(Bibliothèque Orientale) Antoine Poidebard, Deux petits écoliers de Tokat, c. 1906

Photography Collection Of The Oriental Library Of The Saint Joseph University


By Saint Joseph University

From 22 January, 2015
To 11 February, 2015

A unique heritage for Lebanon and the Middle East

The Oriental Library of the Saint Joseph University has a collection of 70 000 photos made by generations of Jesuit fathers who, since the nineteenth century and as part of their mission and their personal research, have accumulated a rich collection of photographs on archaeology, ethnography or history. There is also a significant collection of photographs from the nineteenth century signed by Bonfils, Tancrède Dumas, Felicio Beato or James Robertson. This collection represents an invaluable source of documentation for the history of those countries where the Jesuit fathers exercised their apostolate (Lebanon, Syria, Armenia, Egypt), as well as the history of photography in the Middle East. In fact, practically all examples of the photographic art are represented here from collodion film through silver and albumin prints, glass plates of various sizes to flexible supports or paper. Through a partnership with the Boghossian Foundation, the Oriental Library will be able to develop ways to protect this unique heritage and showcase it through a database for consultation, traveling exhibitions, publications, conferences and other means of communication.

Portraits of the East

This exhibition presents a selection of thirty photographic portraits of the hundreds made by the Jesuit fathers during their stay in the Middle East as members of the missions in Armenia, Syria and Lebanon in the first half of the twentieth century. This is usually close-up photographs of people where the facial expression is clearly displayed and where the subject(s) face(s) before the camera in a pose set up by the photographer. What idea did the Bedouin from the Syrian steppes, the Circassian horseman from Asia Minor, the Armenian schoolchildren from Tokat or the peasant from Mount Lebanon make of themselves, at a time when photography was not yet widespread in these countries? The conditions under which the portraits were made may explain the natural aspect of the characters facing the camera. Several Jesuits excelled in the art of portraiture, especially Guillaume de Jerphanion, Antoine Poidebard, Pierre de Vrégille, Joseph Delore and Henri Charles, all French nationals. But the way they look at the East through these pictures is fundamentally different from that of professional European photographers who reconstructed Oriental types in their studio with an imaginary décor. These religious men, who have spent most of their careers in the Middle East and generally speak the language, have a much more intimate knowledge of the environment and the traditions in which the characters in front of their camera evolve. Anonyme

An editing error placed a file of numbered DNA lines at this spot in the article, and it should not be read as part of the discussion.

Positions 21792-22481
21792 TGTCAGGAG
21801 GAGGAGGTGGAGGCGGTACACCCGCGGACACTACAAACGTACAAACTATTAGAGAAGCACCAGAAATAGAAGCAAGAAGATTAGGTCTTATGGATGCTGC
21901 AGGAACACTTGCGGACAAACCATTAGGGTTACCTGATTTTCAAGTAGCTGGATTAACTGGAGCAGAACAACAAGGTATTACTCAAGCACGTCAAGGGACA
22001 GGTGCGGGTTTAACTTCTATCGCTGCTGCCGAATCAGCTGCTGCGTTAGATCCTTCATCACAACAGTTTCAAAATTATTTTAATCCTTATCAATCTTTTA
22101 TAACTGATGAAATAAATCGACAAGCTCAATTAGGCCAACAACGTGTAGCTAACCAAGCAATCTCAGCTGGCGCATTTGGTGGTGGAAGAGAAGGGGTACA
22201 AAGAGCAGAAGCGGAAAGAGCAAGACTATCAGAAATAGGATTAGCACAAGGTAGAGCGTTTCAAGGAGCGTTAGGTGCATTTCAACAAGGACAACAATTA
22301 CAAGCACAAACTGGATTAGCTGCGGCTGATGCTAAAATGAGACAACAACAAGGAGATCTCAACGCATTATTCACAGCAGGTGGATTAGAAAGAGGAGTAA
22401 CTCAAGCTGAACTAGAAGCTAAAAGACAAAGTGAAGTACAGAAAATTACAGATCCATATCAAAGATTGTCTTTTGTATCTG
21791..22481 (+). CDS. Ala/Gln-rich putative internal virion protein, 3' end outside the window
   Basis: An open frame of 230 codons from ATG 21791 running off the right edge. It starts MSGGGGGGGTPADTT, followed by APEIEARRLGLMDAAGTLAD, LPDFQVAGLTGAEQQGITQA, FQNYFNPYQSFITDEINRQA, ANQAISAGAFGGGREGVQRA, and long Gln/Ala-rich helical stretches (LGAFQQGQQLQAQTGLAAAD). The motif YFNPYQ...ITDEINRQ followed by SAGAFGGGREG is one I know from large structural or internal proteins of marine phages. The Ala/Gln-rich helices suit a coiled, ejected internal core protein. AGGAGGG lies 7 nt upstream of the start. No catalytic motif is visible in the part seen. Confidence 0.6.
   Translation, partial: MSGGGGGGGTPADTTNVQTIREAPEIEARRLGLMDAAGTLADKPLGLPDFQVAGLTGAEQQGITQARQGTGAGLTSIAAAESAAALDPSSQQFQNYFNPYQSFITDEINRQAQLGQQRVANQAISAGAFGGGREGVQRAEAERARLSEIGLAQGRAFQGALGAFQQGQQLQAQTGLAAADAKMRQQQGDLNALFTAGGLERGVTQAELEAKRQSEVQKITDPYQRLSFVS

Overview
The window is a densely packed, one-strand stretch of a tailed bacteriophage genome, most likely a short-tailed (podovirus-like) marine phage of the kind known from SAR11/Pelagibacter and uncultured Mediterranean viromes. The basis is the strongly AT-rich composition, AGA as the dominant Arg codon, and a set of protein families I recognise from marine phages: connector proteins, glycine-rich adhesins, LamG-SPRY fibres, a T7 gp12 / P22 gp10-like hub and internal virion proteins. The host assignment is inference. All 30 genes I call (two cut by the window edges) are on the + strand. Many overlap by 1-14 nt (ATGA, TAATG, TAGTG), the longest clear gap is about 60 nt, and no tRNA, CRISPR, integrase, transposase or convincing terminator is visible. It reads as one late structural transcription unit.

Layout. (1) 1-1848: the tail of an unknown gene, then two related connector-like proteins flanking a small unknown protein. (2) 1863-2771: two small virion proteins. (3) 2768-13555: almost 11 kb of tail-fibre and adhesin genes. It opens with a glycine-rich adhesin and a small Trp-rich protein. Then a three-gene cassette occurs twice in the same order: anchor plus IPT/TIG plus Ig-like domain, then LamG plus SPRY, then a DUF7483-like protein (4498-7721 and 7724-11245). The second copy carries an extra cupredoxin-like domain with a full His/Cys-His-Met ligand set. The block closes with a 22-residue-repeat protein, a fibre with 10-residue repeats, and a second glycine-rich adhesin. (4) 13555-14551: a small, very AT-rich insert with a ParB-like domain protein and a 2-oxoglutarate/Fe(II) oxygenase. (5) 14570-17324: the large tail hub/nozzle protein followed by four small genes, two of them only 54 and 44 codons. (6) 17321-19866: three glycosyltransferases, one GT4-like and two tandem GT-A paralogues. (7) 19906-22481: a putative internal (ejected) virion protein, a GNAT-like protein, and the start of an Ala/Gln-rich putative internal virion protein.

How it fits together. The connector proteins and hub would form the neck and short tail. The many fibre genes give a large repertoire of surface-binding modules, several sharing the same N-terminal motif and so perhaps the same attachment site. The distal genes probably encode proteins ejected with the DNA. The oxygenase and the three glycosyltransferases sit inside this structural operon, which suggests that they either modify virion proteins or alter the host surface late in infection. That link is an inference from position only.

Journey to the East

In the early 1860s, three associates, the photographer Ludovico Wolfgang Hartle, the journalist Charles Lallemand and the publisher Varroquier announced an extensive publishing program of albums entitled The Universal Gallery of Peoples” aiming to “reproduce through photography the rapidly disappearing national costumes due to the progress of civilization, to preserve for artists the memory of that which was beautiful and quaint.” Only a small part of their ambitious project was completed. The photography library of the Beirut Oriental Library has a very rare copy of one of their albums, devoted to Syria (that is to say, Syria and Lebanon today). The album, which dates from 1864-1865, contains 36 pictures boards, including twenty exhibited here. These prints are on albumen paper, colored by hand and pasted on cardboard. Each board features the embossed stamp of Charles Lallemand. In order to introduce some variety of the fashions, photographs were taken in three different regions. The first is that of Zouq Mikaël, a large Maronite Christian village north of Beirut, which in the nineteenth century was very famous for its production of fabrics. The second selected region is that of Schoueifat, a village south of Beirut: the Druze population was at that time the second largest population of Mount Lebanon. The third and final area covered is that of the city of Damascus, also well renowned for its production of various textiles.

Where

169 Gallery
Mkhalassiye Street, Saifi Village
Beirut

When

From 22 January, 2015
To 11 February, 2015

12:00pm - 8:00pm